Douglas Hofstadter (Nobel prize for cognitive science and how our brains work) called analogy “the fuel and fire of thinking.” When we see an activity, read a passage, or hear a conversation, we are able to focus on the most salient features, the “skeletal essence.” And we are able to extrapolate to other situations. Looking for both similarities and differences.

“True intelligence” is the ability to recognize and assess this type of essence of a situation. And we are really good at it.

In particular, we are good at doing this with analogies. We collect and categorize human experiences. And then we compare, contraste and combine. We are great at analogies and determining the “skeletal essence”.

AI can’t do analogies. In fact, AI can’t think at all.

If you see a Picasso line drawing of a dog, you know it is a dog just by the outline. AI has a very hard time doing that because it doesn’t know what a dog is. It doesn’t know who Picasso is. It has no intelligence or understanding of anything. It just scans for pixels. AI operates the same way New Zealander Nigel Richards wins victory after victory in French Scrabble, even though he doesn’t speak French. He just memorized French words and then puts together combinations of letters. He can do it even though he has no idea what the words mean.

This is how AI functions. And that is why it can’t do analogies.

AI Can’t Recognize Bad or Fake Data.

Garbage in, garbage out is a real problem for AI.

First of all, AI is hunting for correlations but has no understanding. So if the data entered is bad or fake, the AI is completely unaware of this. Just as it is unaware of everything. A researcher studying a question and testing for a causal mechanism is far more likely to spot bad data.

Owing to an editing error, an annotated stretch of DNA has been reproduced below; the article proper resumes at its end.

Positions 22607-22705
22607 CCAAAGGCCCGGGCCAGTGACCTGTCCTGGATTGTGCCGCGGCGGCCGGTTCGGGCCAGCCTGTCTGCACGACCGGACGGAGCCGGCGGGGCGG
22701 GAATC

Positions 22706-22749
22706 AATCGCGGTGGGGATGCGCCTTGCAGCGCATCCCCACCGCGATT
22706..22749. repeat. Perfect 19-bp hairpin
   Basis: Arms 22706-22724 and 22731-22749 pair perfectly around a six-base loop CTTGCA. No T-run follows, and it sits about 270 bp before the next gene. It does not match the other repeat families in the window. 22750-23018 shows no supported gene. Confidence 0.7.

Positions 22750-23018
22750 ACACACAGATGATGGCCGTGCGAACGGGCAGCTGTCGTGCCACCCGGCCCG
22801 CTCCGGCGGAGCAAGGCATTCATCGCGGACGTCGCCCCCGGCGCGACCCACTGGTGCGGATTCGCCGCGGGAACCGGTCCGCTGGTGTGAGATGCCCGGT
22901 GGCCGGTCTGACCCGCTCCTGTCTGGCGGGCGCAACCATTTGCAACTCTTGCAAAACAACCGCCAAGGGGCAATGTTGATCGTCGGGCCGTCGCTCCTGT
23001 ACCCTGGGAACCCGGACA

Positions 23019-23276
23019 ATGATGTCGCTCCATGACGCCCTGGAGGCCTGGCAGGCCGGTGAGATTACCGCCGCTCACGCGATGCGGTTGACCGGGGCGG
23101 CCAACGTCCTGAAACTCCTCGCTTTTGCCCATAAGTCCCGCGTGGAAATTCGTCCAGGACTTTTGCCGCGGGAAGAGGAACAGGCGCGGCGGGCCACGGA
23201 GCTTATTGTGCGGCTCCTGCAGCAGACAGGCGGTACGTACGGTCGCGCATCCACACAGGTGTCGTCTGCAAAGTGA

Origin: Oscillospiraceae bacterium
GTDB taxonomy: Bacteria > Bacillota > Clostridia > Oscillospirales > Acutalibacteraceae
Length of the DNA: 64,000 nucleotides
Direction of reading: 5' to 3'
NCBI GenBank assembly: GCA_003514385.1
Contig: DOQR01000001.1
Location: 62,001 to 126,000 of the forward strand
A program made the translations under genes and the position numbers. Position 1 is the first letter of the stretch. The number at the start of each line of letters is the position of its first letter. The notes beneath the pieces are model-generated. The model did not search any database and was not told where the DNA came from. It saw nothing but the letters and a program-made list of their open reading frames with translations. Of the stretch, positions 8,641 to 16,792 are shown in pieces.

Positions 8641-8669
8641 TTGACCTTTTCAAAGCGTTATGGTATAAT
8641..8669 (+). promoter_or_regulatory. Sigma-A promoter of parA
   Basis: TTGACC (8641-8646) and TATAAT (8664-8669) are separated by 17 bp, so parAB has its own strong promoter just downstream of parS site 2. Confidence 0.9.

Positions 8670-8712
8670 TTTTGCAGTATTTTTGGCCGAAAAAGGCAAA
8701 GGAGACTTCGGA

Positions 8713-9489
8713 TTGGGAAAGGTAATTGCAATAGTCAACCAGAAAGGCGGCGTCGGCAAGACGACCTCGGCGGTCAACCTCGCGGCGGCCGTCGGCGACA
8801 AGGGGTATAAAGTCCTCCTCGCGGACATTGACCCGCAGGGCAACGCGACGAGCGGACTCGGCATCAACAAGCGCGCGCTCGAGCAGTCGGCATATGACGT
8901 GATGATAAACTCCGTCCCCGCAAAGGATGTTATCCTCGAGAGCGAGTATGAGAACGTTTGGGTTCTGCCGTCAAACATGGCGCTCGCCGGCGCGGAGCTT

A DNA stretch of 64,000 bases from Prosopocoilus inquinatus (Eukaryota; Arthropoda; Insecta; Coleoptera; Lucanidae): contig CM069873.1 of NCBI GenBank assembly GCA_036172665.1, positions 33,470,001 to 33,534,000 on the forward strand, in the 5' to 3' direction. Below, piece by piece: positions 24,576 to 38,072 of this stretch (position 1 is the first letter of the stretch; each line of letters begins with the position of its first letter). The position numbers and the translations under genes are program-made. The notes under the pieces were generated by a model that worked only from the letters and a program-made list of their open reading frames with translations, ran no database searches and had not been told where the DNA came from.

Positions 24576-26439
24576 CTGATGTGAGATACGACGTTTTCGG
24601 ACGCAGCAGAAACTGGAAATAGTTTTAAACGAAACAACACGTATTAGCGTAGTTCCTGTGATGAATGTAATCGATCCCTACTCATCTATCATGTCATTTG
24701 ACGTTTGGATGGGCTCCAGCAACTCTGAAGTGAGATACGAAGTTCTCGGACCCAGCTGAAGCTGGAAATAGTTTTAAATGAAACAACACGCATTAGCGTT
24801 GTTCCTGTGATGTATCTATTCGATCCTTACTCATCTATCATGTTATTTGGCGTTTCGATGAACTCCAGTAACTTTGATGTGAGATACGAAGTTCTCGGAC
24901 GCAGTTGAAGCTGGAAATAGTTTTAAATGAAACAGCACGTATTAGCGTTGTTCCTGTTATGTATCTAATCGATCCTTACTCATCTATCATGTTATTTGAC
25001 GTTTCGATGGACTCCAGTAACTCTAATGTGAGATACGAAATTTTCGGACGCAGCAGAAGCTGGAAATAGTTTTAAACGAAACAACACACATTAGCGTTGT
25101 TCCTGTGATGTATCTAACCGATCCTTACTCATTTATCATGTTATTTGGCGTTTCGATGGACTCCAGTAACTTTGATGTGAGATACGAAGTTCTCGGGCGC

AI also requires big data. It doesn’t work well on small data sets. But the more data you use, the more likely you will have bad, fake or biased data included. So big data makes the bad data problem more likely.

Basically, AI cannot identify bad data. Corrupted data. Incomplete data. Fake data. Or biased data. It’s a big problem.

AI Can’t Recognize Bias.

A lot of this thinking is from Gary Smith, an economics professor at Pomona College and author of the AI Delusion. And the question Professor Smith focused a lot of attention on in his book is bias. That how you choose your samples for testing can introduce bias. Survivor bias. Self-selection bias. And many others. I put this in the same category as Bad or Fake Data.

Big Data is Full of Meaningless Patterns and Correlations.

If you randomly generate 1,000 numbers, you are going to see all sorts of patterns that strike you as meaningful in these numbers. Because correlations and patterns are everywhere. And we think patterns are unusual and therefore meaningful. But they usually aren’t.

Random data always has tons of patterns and correlations. With no underlying cause. It’s just random. Mediocre stock managers can have great runs for 5 years. Average baseball players can have long runs of success for 15 games. If you flip a coin ten times, there is a +40% chances of a streak of 4 or longer. Meaningless patterns are normal.

And it turns out computers are super-efficient at finding meaningless patterns in really big data. In fact, this is arguably their primary activity. The vast majority of correlations they identify when grinding through data are going to be meaningless.

AI Is About Correlation. But the Scientific Method Requires Causation.

When testing something, you should:

  • Avoid data mining. You always want to have a cause, not just a correlation.
  • So start with a theory.
  • Then try to use small, accurate, understandable data to test it.
  • Ideally, you test your theory going forward with an experimental and a control group.
  • You then want to retest going forward with fresh data. It must be repeatable. With new data.
  • And always ask. Does this make sense?

AI can’t really do much of that list. It mostly just fits the data. Which is easy with lots of variables and coefficients.

So the irony is artificial intelligence is not really intelligent at all. It just has the appearance of intelligence.

That’s it for today. cheers, -jeff